OK, so if I start explaining what a necklace, a bracelet or earrings are, you'll probably immediately close this page because my approach will be too simplistic, bear with me however as I relate some interesting discoveries I have made on my journey with jewellery so far.
Tiaras have long been fashionable, particularly in the last two decades of the 1800s. In fact they were so fashionable that many necklaces of that period were made from rigid metal frames to allow them to be worn as tiaras too. Tiaras these days are probably limited to weddings and royalty and so far I haven't come across many whilst buying jewellery.
In the 1800s and early 1900s the rules for wearing tiaras were very strict. If an occasion required full evening dress then there was a chance or possibly a requirement that tiaras would be worn and in the early 1990s this was often stated on invitations. Strictly speaking, the first time a woman wore a tiara was on her wedding day and thus, at formal occasions, girls and unmarried women were forbidden from wearing them.
Tiaras of gold leaves in archaeological styles were common in the 1860s, by the late 1800s tiaras were often graduated rows of spikes with trefoil motifs or scrolled lyre designs. Winged designs and clustered motifs of flowers or stars were common designs in the early part of the twentieth century and were characteristically exuberant in their style and thus the preserve of the wealthy elite. By the 1920 the tiara had been replaced the bandeau which was well suited to the art deco style and to the new fashion for evening dresses with straight lines. The traditional tiara made a bit of a comeback in the 1930s for formal occasions as the bandeau lost favour but by the 1940 jewellery hair ornaments of any type were no longer fashionable.
Of course tiaras were not the only jewelled hair ornament worn...
Combs and Brooches
I have come across more combs in my tour of vintage jewellery as their popularity has remained more constant than that of the tiara, although they have never been amazingly popular. Generally less elaborate than tiaras and so worn on less formal occasions, the myriad of designs makes these a fabulous accessory. In the late 1800s comb designed were often art nouveau inspired and carved in unusual materials such as horn and enamel. Brooches were also often worn in the hair during this period. The tradition of wear both combs and brooches has always existed but dwindled into the twentieth century, except for special occasions such as weddings. Nevertheless, some beautiful modern and vintage examples exist.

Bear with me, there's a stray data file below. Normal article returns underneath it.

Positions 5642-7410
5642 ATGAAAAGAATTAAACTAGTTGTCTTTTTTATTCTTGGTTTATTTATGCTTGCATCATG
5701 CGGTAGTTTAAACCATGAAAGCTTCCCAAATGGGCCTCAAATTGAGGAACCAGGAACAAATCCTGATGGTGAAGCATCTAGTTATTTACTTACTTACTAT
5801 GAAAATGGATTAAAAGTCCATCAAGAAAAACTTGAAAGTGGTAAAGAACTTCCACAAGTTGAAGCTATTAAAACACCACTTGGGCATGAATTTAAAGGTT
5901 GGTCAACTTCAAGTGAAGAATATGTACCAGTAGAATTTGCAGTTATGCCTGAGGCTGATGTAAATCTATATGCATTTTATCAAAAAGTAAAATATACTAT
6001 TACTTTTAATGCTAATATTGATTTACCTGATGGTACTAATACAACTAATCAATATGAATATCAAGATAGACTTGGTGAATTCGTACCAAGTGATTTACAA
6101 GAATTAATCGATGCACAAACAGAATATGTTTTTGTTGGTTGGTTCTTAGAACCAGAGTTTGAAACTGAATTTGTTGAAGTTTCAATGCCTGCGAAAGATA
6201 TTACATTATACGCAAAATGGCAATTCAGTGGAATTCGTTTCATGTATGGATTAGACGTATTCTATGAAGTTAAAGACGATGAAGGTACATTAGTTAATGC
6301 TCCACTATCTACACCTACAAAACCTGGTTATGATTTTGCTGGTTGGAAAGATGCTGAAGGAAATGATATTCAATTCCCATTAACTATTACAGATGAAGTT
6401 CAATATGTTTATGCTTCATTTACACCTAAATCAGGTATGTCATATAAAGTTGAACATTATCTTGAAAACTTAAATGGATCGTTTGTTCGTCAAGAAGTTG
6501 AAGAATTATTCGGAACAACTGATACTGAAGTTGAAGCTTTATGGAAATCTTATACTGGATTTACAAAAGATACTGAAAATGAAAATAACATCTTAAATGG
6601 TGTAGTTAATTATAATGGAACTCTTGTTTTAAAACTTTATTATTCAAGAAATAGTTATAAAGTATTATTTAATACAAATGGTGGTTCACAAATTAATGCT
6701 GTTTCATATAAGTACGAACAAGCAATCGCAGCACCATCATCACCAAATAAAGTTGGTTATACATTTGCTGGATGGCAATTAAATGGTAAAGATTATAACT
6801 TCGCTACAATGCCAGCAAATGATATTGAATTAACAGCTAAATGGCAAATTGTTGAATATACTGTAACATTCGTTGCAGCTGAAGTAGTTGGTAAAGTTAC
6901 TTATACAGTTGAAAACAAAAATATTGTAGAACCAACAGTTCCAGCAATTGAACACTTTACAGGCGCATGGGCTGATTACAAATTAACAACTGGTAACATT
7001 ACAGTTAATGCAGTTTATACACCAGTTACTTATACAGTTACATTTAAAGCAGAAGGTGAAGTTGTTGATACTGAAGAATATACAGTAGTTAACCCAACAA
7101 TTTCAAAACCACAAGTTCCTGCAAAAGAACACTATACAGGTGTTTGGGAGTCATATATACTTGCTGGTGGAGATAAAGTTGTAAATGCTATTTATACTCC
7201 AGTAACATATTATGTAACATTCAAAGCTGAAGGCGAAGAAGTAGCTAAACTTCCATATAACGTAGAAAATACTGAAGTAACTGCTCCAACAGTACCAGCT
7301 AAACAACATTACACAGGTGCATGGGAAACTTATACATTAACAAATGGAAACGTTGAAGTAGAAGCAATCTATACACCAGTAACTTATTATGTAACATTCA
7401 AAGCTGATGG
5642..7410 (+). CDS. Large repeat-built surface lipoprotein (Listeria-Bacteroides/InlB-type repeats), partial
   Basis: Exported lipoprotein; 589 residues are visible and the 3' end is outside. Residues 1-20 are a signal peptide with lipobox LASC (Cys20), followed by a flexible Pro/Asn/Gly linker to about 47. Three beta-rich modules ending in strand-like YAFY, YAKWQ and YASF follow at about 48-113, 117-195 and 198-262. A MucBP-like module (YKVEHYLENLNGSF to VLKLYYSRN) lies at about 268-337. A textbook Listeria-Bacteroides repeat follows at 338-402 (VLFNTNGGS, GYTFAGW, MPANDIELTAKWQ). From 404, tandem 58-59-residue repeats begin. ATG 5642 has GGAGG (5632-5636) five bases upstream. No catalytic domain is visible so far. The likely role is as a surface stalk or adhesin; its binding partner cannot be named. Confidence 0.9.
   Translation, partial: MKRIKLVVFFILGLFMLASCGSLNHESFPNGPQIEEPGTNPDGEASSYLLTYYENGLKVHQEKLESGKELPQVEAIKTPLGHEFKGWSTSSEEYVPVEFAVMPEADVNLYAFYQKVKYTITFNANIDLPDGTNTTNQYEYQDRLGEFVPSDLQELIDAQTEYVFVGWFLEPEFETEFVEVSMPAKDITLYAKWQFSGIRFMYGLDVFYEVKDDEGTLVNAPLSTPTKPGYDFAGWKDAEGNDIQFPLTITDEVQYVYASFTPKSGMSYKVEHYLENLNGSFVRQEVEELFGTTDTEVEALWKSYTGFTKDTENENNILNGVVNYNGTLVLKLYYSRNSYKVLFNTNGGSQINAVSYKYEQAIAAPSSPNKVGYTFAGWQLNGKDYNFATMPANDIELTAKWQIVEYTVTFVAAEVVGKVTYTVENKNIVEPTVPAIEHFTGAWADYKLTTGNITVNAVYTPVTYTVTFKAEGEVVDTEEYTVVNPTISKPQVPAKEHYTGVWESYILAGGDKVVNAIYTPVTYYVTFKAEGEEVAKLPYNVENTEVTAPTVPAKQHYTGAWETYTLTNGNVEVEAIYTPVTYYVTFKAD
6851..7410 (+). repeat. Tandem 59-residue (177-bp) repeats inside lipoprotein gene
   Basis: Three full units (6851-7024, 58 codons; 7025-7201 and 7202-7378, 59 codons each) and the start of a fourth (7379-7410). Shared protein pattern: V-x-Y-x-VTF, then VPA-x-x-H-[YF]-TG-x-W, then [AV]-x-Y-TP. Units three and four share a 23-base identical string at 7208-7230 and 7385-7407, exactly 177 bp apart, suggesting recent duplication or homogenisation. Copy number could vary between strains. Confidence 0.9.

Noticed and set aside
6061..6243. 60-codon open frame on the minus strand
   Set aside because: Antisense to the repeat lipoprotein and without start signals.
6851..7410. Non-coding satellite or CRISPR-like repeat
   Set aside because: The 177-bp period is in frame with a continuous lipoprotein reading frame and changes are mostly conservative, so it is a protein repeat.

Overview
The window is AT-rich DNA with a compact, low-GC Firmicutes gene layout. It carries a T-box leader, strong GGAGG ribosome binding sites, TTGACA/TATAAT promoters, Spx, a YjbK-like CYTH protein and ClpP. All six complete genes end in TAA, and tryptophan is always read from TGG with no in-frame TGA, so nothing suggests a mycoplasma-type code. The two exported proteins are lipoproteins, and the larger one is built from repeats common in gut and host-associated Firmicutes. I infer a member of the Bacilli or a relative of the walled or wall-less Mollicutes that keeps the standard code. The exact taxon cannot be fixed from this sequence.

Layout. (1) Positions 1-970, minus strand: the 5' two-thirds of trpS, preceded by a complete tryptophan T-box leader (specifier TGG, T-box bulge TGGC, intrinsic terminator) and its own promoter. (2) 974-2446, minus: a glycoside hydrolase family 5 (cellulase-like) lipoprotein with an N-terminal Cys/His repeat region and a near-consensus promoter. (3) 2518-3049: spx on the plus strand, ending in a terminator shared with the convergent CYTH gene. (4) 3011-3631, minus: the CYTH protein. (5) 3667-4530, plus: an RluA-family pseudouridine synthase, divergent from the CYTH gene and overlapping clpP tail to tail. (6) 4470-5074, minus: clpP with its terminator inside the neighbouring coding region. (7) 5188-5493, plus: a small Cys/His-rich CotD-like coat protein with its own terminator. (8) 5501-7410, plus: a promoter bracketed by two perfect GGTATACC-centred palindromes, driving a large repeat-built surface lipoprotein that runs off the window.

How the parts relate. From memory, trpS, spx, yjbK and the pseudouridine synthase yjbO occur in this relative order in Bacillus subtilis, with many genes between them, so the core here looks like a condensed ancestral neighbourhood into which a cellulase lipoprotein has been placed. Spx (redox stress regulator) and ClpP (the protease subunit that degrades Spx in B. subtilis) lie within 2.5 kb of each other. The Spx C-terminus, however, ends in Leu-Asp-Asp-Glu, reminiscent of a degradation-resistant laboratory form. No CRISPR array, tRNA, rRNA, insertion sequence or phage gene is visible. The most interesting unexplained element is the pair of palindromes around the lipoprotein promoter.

Hair clips became increasingly popular towards the end of the twentieth century and have remained a fashionable accessory in novel and jewelled form, for both everyday and occasion wear. During the 1960s the fashion for jewelled hair ornaments of any type almost disappeared, as it did during the 1940s. A brief revival for clips and brooches to adorn the elaborate piled up hairstyles of the 1950s did occur, but no return to the elaborate jewelled pieces of the early 1900s and late 1800s was seen. Clips were very popular in the 1920s, being worn whenever a bandeau was not ..
From the late 19th century the tradition of wearing festive corsages developed. Initially these were composed of simple materials such as cloths, ribbon and simple trinkets.
The 1940s saw a greater variety of brooches become popular including reindeer, Santa, wreaths and of course Christmas trees; these brooches were also made of metal which was much more durable.
During the Korean war, American mothers and wives wore Christmas brooches and sent then to the wives and sons, leading to rise in popularity during the 1950s. Subsequently the fashion has grown and spread leading to many jewellery designers produce limited edition Christmas brooches each year.
Although many designers produce and signed Christmas brooches, the beauty of unsigned pieces should never be overlooked. They are often of equal or even superior quality and feature some imaginative, colourful and wonderful designs that collectors are sure to love for many years to come.
Hi, I'm Helen owner of Bijour Bears Jewellery. I have always loved the way that jewellery can make a statement, add interest to any outfit and really declare your style.